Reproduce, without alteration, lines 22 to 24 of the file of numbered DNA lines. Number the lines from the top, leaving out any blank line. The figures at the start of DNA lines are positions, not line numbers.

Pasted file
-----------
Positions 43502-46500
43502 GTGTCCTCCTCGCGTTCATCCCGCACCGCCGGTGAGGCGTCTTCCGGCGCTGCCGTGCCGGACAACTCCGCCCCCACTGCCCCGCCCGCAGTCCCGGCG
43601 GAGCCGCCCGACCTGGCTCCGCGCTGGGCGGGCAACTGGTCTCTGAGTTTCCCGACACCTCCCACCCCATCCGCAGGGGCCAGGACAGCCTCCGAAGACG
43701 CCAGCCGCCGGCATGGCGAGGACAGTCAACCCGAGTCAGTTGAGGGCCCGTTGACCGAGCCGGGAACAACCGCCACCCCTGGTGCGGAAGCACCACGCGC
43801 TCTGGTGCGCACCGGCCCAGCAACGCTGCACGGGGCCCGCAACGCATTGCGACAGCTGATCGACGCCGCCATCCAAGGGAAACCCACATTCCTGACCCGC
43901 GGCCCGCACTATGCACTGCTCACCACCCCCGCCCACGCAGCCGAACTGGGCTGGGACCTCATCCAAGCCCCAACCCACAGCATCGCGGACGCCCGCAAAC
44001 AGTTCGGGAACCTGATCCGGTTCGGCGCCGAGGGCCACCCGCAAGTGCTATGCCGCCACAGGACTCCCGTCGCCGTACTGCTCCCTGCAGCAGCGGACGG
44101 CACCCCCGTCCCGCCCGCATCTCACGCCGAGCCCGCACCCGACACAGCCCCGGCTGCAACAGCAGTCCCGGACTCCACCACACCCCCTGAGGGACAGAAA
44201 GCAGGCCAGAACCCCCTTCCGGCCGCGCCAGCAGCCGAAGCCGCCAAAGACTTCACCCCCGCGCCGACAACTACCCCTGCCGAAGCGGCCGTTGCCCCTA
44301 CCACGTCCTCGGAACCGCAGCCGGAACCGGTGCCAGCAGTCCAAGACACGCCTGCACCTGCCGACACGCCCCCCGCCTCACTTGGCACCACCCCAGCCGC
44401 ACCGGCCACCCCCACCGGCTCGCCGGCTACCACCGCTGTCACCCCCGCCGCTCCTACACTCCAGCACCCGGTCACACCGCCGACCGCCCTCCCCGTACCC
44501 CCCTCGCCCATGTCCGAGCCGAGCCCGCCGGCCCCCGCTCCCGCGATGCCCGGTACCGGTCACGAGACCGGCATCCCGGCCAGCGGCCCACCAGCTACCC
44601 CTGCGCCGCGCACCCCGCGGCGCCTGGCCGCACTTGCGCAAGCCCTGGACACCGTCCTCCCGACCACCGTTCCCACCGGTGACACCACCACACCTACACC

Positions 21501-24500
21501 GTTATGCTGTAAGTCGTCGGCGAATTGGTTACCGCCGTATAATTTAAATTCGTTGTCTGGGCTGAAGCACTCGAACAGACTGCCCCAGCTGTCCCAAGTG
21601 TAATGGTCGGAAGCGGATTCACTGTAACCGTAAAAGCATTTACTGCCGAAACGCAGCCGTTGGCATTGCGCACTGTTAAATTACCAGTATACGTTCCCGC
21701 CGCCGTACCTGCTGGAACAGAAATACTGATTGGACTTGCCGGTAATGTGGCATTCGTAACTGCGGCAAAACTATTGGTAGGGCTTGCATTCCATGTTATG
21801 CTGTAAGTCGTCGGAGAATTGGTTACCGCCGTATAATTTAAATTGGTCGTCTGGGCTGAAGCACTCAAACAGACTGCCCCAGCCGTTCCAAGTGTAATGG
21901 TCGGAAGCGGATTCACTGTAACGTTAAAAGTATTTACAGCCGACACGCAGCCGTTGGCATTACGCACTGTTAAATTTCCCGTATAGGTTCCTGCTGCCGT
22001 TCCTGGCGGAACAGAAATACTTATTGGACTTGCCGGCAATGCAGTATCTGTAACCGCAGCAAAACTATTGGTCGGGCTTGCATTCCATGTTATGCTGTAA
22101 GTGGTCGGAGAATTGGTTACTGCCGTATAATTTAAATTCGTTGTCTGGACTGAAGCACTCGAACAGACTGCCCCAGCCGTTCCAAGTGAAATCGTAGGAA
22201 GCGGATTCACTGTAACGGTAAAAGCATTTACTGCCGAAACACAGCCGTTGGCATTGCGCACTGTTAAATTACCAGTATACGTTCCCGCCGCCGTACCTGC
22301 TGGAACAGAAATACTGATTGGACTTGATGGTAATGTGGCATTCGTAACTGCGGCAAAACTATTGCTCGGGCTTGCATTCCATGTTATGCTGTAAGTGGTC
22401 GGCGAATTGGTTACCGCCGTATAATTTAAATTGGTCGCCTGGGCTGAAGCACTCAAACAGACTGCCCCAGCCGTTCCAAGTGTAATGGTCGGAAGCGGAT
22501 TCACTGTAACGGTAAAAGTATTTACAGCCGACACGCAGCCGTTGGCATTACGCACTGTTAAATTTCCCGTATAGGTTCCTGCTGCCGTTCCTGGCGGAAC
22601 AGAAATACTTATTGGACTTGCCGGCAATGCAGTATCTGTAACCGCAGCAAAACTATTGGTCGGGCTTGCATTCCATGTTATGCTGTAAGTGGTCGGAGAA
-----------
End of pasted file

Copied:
22201 GCGGATTCACTGTAACGGTAAAAGCATTTACTGCCGAAACACAGCCGTTGGCATTGCGCACTGTTAAATTACCAGTATACGTTCCCGCCGCCGTACCTGC
22301 TGGAACAGAAATACTGATTGGACTTGATGGTAATGTGGCATTCGTAACTGCGGCAAAACTATTGCTCGGGCTTGCATTCCATGTTATGCTGTAAGTGGTC
22401 GGCGAATTGGTTACCGCCGTATAATTTAAATTGGTCGCCTGGGCTGAAGCACTCAAACAGACTGCCCCAGCCGTTCCAAGTGTAATGGTCGGAAGCGGAT